Let’s keep the other out. The other is a threat to the status quo. Let’s not think too much about the need to adjust to a changing world in terms of climate change because a changed world is one to which we need adjust and it’s hard enough growing old. 

It’s hard enough having to adjust to the rapid rate of technological change. The things the young people can do with their computers and gadgets that leave us far behind.

Let’s do our best to keep things as they were in the good old days. 

Of course, that doesn’t work. Change is our one great certainty. 

The worms wriggle off the walls in the compost pin whenever I pitch in an extra load and soon enough the bin will be full and I will need to let it sit a while longer till it composts and then we’ll tip it over the garden and it will enrich the soil to make way for new growth like this new baby who will soon enough enter our midst. 

8 thoughts on “Something good will happen”

  1. Beautiful, moving post, Lis. From compost to generations of a family, to climate, to atrocities, back to compost. The layers are being eaten by the worms, earth wisdom, under all.

  2. I studied statistics at college. Expected to enjoy it because I’ve always loved sums but I never took to it. The maths side of it was fine but I quickly realised presentation is everything. The numbers may not lie but their honesty can be called into question and all you need is to sow the seeds of doubt, step back and let nature take its course. I just looked up the word “troglodyte” to help me respond to Ken Armstrong’s latest post. I didn’t realise the word used to be synonymous with “hermit” but I can see why. The older I get the more troglodytal I find myself becoming, in both the old-fashioned way and the current. I’ve never been a huge fan of change but the older I get the less and less I find myself willing to engage with it. I’m not going to be here for that much longer, not when you think of the grand scheme of things (if there is such a thing), fifteen, maybe twenty years, so let others get on with it. Nothing I can do about it anyway. Poets never changed the world, even those people read. Change is very had to, well… change. I sit in my cave and if something passes by the entrance I take note of it for a moment or two and then it’s gone. I don’t go out in the cold looking for bad news. It’s safe in my cave. I remember a while back ordinary people being interviewed about global issues and all of them came up with science-will-do-this-or-that answers and then the scientists got to explain why none of that was going to happen any day soon or even ever. If humanity has one common flaw it’s an unflagging (and unwarranted) optimism. Hope is all well and good if the statistics support it. But what are the odds humanity will ruin the earth and they’re not good odds. A shame. Maybe the whatever-the-one-percent-of-cockroaches-that-survive-us-evolve-into will have better luck next time.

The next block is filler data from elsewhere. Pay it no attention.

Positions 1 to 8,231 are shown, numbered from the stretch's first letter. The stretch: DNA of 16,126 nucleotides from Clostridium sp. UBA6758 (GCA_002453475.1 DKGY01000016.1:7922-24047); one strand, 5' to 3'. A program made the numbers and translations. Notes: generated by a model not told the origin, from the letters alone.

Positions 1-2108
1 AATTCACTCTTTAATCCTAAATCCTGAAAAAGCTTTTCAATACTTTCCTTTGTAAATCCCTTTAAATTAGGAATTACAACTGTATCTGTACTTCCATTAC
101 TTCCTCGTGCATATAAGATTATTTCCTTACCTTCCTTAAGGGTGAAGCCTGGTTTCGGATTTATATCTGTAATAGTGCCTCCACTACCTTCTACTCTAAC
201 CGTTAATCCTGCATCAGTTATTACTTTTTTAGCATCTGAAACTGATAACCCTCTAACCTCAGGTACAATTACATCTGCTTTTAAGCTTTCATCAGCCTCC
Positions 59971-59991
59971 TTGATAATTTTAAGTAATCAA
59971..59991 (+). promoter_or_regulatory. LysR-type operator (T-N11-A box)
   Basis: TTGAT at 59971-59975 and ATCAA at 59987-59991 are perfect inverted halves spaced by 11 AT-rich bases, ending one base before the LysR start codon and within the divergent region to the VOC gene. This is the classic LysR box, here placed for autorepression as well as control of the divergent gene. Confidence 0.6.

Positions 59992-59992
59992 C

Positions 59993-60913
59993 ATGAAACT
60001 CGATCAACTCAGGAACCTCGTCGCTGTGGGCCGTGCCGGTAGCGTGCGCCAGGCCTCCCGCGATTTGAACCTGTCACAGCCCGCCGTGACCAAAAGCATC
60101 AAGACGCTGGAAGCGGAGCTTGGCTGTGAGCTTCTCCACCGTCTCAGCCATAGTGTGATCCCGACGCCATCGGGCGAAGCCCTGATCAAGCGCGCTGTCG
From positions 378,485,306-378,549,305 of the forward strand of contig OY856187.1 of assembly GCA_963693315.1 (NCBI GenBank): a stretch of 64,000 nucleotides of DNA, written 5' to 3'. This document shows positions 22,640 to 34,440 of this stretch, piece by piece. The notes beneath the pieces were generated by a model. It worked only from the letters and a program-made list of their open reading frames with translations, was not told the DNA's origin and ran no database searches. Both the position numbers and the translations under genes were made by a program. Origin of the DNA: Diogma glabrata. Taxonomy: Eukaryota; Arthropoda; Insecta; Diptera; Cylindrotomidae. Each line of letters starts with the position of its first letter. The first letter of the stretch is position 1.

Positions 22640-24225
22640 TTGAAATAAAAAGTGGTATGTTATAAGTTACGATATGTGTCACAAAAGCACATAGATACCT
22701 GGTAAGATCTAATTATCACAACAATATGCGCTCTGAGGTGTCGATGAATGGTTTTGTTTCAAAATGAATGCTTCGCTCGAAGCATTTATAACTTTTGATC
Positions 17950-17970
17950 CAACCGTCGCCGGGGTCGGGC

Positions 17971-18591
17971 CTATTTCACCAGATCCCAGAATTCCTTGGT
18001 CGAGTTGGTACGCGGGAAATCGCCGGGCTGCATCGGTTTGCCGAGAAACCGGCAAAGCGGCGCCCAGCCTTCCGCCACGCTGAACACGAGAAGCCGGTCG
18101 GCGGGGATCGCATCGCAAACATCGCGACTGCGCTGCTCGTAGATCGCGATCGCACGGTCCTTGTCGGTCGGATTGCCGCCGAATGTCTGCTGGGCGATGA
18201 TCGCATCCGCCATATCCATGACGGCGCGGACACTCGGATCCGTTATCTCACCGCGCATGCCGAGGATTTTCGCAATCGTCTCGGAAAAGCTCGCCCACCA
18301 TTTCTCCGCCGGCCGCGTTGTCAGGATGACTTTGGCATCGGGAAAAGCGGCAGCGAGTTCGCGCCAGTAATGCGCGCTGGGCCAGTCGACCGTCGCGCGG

1. It sounds a bit grim, Jim. And I suppose it helps your state of mind, if you can stay protected in your hermit ways. I fear I too am something of a hermit though not as pronounced as you. And I cannot help but let the news of the world affect me, and worry me. Maybe it’s the existence of grandchildren that make a difference. I want them to have a decent future. My children too. But even without children or grandchildren, I expect I’d like to leave something decent behind. Thanks Jim

  3. I’ve read you for years, Elisabeth, commented infrequently. I believe I’m about ten years ahead of you, or more. I’m past seeing grandchildren into the world. I’m past having hope for this world I championed in the sixties and seventies. I’m just ready to leave.

    1. That sounds sad, Joanne. Is it despair of change or simply weariness? One of my aunts used to say when she got to her eighties, ‘I am the oldest person alive.’ She too wanted to go. Whereas my mother who lived till she was 94 wanted to live well beyond 100. Thanks Joanne.